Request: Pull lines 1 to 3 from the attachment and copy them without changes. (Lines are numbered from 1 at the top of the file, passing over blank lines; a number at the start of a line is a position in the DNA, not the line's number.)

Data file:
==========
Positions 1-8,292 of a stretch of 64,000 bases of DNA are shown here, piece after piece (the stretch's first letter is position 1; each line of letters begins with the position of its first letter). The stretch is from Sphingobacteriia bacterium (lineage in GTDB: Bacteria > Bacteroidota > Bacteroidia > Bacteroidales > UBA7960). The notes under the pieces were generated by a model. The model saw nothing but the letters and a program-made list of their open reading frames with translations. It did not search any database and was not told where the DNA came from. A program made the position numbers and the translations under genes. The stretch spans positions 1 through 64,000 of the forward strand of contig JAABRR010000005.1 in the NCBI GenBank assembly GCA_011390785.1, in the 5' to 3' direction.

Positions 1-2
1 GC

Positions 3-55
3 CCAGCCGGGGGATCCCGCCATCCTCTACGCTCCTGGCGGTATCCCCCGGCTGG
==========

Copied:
Positions 1-8,292 of a stretch of 64,000 bases of DNA are shown here, piece after piece (the stretch's first letter is position 1; each line of letters begins with the position of its first letter). The stretch is from Sphingobacteriia bacterium (lineage in GTDB: Bacteria > Bacteroidota > Bacteroidia > Bacteroidales > UBA7960). The notes under the pieces were generated by a model. The model saw nothing but the letters and a program-made list of their open reading frames with translations. It did not search any database and was not told where the DNA came from. A program made the position numbers and the translations under genes. The stretch spans positions 1 through 64,000 of the forward strand of contig JAABRR010000005.1 in the NCBI GenBank assembly GCA_011390785.1, in the 5' to 3' direction.

Positions 1-2
1 GC